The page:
There was a big difference between the first day of school last year, and the first day of school this year, for both me and my kids. This year, they went. I didn’t.
The decision to leave teaching, and pick up my former career as a freelance writer, was made to salvage the ol’ grey matter, and therefore be a more sane mom, woman, wife and friend. I can already tell it was the right one – as evidenced by the fact that not once this morning did I have to do what I call, The Mom Move. That is, when I feel that my head will surely pop off, which usually happens four or five times each morning that my four children and I, and my husband (also a teacher) are getting ready for school, I bite down hard on my tongue. It’s like an emergency brake for my head. I bite hard, hold for three seconds, then release. My head doesn’t go into orbit, no blood is shed, and amazingly enough, whatever ridiculous thing my kid was doing has stopped. It’s like they can sense The Move, even though my mouth is closed. They smell it. Like a wise mouse, they back away from the mousetrap and scamper to some undisclosed location.
This year, on Opening Day, I was just a mom. This year, one breakfast was served at one time – it wasn’t five people scurrying around a kitchen, gathering bowls, plates, spoons and forks while the sixth person asked a variety of questions about the lunches he was making for the whole crew. “Strawberry or Raspberry?” “Who wants ham?” “Who wants mayo?” Who wants a poke in the eye with a sharp stick? Today, I put a platter of scrambled eggs and toast on the table at 6:45. My husband, who loves his title of Lunch Guy, used a list I typed up with each kids’ sandwich likes and dislikes, and made lunches without a game of 200 questions. He didn’t have to stop and pour milk or butter waffles because I was still upstairs trying to create flat hair. I did breakfast, he did lunch, and the kids did great. At 7 a.m., I headed up to change clothes, help out with pony-tails and stubborn cow-licks, locate missing socks, and we headed out at 7:40. Best of all, no tears were shed in the making of this morning.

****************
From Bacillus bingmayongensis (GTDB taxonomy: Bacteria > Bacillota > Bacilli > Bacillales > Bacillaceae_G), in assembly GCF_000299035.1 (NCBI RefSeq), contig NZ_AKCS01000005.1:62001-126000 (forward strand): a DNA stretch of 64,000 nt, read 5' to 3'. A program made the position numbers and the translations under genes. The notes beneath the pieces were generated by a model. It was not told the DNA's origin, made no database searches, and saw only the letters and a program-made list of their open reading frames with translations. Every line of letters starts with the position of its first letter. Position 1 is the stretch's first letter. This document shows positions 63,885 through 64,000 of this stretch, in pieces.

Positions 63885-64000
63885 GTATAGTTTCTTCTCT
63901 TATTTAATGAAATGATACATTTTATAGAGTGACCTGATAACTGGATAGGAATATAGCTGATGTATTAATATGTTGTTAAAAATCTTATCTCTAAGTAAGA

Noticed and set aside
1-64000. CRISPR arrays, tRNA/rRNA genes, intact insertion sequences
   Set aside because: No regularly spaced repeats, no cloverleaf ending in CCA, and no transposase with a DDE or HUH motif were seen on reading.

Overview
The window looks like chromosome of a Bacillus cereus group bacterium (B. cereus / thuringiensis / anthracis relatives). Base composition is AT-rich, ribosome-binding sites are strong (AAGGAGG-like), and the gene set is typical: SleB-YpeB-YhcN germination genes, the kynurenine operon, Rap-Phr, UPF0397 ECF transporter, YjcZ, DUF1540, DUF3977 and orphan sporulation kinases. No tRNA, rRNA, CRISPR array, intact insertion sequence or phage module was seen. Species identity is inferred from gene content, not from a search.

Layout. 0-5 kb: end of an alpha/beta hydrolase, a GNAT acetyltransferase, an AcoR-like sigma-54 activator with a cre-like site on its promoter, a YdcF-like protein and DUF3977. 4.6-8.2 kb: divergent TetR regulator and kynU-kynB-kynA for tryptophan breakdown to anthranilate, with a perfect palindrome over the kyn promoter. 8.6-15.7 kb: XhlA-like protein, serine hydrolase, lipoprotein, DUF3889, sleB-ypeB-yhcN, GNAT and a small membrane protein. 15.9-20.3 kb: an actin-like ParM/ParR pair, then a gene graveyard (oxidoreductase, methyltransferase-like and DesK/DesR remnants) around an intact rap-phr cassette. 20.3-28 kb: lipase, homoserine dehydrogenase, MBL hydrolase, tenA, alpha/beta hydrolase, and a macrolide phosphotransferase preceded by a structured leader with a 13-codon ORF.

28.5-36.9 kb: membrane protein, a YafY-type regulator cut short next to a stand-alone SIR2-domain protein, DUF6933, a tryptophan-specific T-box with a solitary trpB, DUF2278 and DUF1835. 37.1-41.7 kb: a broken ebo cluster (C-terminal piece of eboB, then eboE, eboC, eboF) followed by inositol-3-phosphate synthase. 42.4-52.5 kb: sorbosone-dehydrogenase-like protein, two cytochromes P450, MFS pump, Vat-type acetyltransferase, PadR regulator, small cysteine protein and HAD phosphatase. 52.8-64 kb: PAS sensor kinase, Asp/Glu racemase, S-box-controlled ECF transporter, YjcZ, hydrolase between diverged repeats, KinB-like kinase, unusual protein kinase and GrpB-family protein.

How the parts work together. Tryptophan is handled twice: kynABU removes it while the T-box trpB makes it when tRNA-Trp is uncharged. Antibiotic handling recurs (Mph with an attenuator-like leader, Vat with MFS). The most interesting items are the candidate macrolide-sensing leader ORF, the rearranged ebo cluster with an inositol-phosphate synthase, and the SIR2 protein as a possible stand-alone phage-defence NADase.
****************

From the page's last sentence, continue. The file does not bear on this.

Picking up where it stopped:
Fifteen minutes later (ah, the beauty of a small town) I was back home, at my computer, working away. The budget will be tight, but the load will be lighter. A few other things will be different as well. For instance, I picked up the kids from school. They didn’t have to scurry around the play ground looking for the shuttle driver that brings them to the high school. Instead, we walked home, I layed on the living room floor, and one-by-one, my son and three daughters told me about their day. They listened to one another and I listened too – with no papers to grade in front of me, and no nagging worries on my mind. I even asked questions about the things they were telling me. Not so long ago, I often did the auto-nod and “hmm” response when they spoke to me. Or, they weren’t telling me things at all because I was too distracted to notice the “I have something to tell you” look and too overwhelmed to truly do anything about it if I did. Only one of my four will really open up to me without me having to ask. The other three need a little prodding.
So, now, instead of being a cattle dog, herding them toward the tv, or herding them toward the computer so I can get some serious work, or worrying done, I’m a cattle prod. I poke, I prod, I like it.